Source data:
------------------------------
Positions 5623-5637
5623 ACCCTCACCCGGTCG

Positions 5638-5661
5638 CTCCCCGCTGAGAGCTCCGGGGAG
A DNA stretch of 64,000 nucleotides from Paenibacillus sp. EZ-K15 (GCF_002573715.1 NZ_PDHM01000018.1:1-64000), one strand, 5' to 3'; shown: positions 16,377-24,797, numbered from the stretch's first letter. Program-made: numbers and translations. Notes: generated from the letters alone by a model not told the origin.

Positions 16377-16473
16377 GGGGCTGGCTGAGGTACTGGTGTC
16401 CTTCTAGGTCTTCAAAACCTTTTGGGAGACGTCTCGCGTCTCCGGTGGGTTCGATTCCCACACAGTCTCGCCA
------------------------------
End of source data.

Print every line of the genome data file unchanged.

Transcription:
Positions 5623-5637
5623 ACCCTCACCCGGTCG

Positions 5638-5661
5638 CTCCCCGCTGAGAGCTCCGGGGAG
A DNA stretch of 64,000 nucleotides from Paenibacillus sp. EZ-K15 (GCF_002573715.1 NZ_PDHM01000018.1:1-64000), one strand, 5' to 3'; shown: positions 16,377-24,797, numbered from the stretch's first letter. Program-made: numbers and translations. Notes: generated from the letters alone by a model not told the origin.

Positions 16377-16473
16377 GGGGCTGGCTGAGGTACTGGTGTC
16401 CTTCTAGGTCTTCAAAACCTTTTGGGAGACGTCTCGCGTCTCCGGTGGGTTCGATTCCCACACAGTCTCGCCA